Gili Yaari is an Israel-based photojournalist specializing in documentary and news photography, covering daily issues all over Israel and in West Bank settlements including spot news, religious events, political and social issues.
Gili’s works appear in various Israeli and international magazines and daily papers like Time, New York Times, The Guardian, Le Monde and Wall Streer Journal, among others. Since 2007 he is a contributing photographer for the Jerusalem based press photo agency Flash90.
Since 2013, Gili is a contributing photographer for NurPhoto press photo agency, covering Israel. [Official Website] [Print Edition] [Digital Edition]
Can you tell a little about yourself?
Born in Israel, 1971. I am an Israel-based photojournalist specializing in documentary and news photography. Since 2007 I am a contributing photographer for the Jerusalem based press photo agency Flash90. Since 2013 I am a contributing photographer to NurPhoto
My works were published in major international and Israeli magazines and daily papers. I have participated in several exhibitions worldwide and in Israel. My work was awarded in various international photography competitions like ‘Sony World Photography Awards’ and ‘Prix de la Photography Paris’ (PX3), among others.
How did you get interested in photography?
My older brother had a 35mm old camera and some lenses that he got for his Bar-Mitzva (age of 13). It was always there but he barely used it. I remember one day, when I just picked it up and started shooting. It soon became my first camera. I started passionately exploring photography, shooting mostly still life at the beginning but very fast shifted to photographing people.
What inspired you to take your images?
At the beginning I was mostly driven by curiosity to both exploring the medium of photography and exploring stories, for which the camera has opened doors for me.
Three words that describe your works?
Documenting, people, life.
How would you define your general style of photography?
I am photographing people. I am a documentarian; in my images I strive to show the raw truth. I interact with the people I photograph and try, in addition to the storytelling, to express their most authentic emotional condition whether its during celebrations, mourn or rage.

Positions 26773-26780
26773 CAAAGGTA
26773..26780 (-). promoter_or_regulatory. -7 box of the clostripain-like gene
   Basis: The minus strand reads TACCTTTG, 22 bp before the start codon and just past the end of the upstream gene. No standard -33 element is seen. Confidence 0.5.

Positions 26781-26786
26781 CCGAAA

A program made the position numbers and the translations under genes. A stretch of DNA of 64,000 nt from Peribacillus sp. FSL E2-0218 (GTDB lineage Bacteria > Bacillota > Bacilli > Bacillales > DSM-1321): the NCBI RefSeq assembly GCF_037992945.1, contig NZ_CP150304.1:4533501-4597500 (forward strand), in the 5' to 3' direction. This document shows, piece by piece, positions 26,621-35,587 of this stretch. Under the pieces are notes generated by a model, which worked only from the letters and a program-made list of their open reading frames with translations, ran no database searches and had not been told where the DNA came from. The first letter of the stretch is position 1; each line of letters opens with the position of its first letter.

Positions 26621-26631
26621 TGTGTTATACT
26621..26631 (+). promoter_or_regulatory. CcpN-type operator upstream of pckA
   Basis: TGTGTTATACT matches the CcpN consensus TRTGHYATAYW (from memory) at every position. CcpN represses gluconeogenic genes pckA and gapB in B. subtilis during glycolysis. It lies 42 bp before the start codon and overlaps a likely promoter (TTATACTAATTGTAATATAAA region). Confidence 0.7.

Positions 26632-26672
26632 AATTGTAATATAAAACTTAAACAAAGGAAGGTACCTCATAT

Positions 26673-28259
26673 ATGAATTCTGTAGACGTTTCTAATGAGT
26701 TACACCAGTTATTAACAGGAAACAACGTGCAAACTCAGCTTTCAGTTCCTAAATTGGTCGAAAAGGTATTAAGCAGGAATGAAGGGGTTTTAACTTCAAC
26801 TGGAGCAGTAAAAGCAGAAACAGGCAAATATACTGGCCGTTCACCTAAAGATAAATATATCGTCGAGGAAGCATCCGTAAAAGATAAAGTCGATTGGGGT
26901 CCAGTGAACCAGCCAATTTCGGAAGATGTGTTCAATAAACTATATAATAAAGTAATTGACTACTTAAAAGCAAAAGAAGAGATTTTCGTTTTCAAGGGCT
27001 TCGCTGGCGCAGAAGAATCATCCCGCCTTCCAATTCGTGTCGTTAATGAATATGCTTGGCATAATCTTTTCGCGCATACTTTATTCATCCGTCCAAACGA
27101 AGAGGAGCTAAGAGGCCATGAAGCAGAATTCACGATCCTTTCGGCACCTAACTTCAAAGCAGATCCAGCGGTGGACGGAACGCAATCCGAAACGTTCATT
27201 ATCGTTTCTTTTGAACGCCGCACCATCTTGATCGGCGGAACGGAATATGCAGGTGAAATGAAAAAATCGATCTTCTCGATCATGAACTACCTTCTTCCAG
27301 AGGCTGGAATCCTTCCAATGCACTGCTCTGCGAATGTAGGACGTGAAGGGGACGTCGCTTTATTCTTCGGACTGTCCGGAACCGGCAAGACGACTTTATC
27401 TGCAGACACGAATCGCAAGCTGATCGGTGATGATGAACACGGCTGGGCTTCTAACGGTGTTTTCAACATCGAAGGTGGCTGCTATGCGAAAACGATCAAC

My visual photographic style is such that puts the stories and the subjects in the center. I use photography language (in terms of composition, exposure, motion..) as a tool to empower the subjects and the stories rather than making visually nice pictures.
In your opinion, what makes a good photograph?
A good photograph is one that will that stand out from the masses of images we are exposed to, and cause the observer to stop, think and emotionally react.
What do you think makes a memorable project?
One that combines strong images that are tightly connected to each other to tell a clear story and statement. It is crucial for such a project to have the photographer’s statement sharp and clear.
How do you know you got the shot you wanted?
When I look at the picture and can feel the captured moment. This happens when, in addition to the subject, the frame provides exactly the information needed for understanding the context and when the shoot was taken at the decisive moment.
Your idea of the perfect composition?
I believe there is no such thing as ‘perfect composition’. In photography, composition is just another tool in our visual language. The same scene, composed differently, can have absolutely different meanings. The composition should support the photographer’s statement, as it always exists. It can make the subject look big, small, weak or strong and that should be supported by the composition the photographer chooses.
What would I find in your camera bag?
Two Nikon DSLR bodies, Lenses: 17-35, 70-200, 50mm, a flash , a teleceonverter, many memory cards, card reader, batteries, a laptop and a small notebook.
What future plans do you have?
Keep doing the same things but always better and deeper. There are some long-term documentary projects I am planning, related to Jewish traditions.
Finally, one last question. What opinion do you have of our print edition?
I think it is absolutely fantastic! I was excited to receive the print. The quality of both content and production is nothing less than amazing. It takes a lot of courage and vision to decide on going to print these days when publications are moving to the online. Still, nothing is compared to touching the quality paper and experiencing the content through the printed magazine. I wish you a lot of success!